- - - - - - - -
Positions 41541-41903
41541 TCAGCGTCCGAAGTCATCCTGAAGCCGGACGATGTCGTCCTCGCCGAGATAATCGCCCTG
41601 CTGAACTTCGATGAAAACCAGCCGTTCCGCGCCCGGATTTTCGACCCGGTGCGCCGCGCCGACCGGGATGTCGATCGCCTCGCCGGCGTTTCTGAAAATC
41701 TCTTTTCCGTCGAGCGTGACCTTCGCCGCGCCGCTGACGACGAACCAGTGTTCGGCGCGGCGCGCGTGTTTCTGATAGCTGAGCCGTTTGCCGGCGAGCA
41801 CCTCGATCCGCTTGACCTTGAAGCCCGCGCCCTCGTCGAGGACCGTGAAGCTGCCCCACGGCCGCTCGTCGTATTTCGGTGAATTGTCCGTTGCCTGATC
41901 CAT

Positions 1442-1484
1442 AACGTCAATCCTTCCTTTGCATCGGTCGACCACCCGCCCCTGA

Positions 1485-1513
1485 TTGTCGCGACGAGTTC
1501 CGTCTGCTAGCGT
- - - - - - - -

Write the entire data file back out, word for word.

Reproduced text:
Positions 41541-41903
41541 TCAGCGTCCGAAGTCATCCTGAAGCCGGACGATGTCGTCCTCGCCGAGATAATCGCCCTG
41601 CTGAACTTCGATGAAAACCAGCCGTTCCGCGCCCGGATTTTCGACCCGGTGCGCCGCGCCGACCGGGATGTCGATCGCCTCGCCGGCGTTTCTGAAAATC
41701 TCTTTTCCGTCGAGCGTGACCTTCGCCGCGCCGCTGACGACGAACCAGTGTTCGGCGCGGCGCGCGTGTTTCTGATAGCTGAGCCGTTTGCCGGCGAGCA
41801 CCTCGATCCGCTTGACCTTGAAGCCCGCGCCCTCGTCGAGGACCGTGAAGCTGCCCCACGGCCGCTCGTCGTATTTCGGTGAATTGTCCGTTGCCTGATC
41901 CAT

Positions 1442-1484
1442 AACGTCAATCCTTCCTTTGCATCGGTCGACCACCCGCCCCTGA

Positions 1485-1513
1485 TTGTCGCGACGAGTTC
1501 CGTCTGCTAGCGT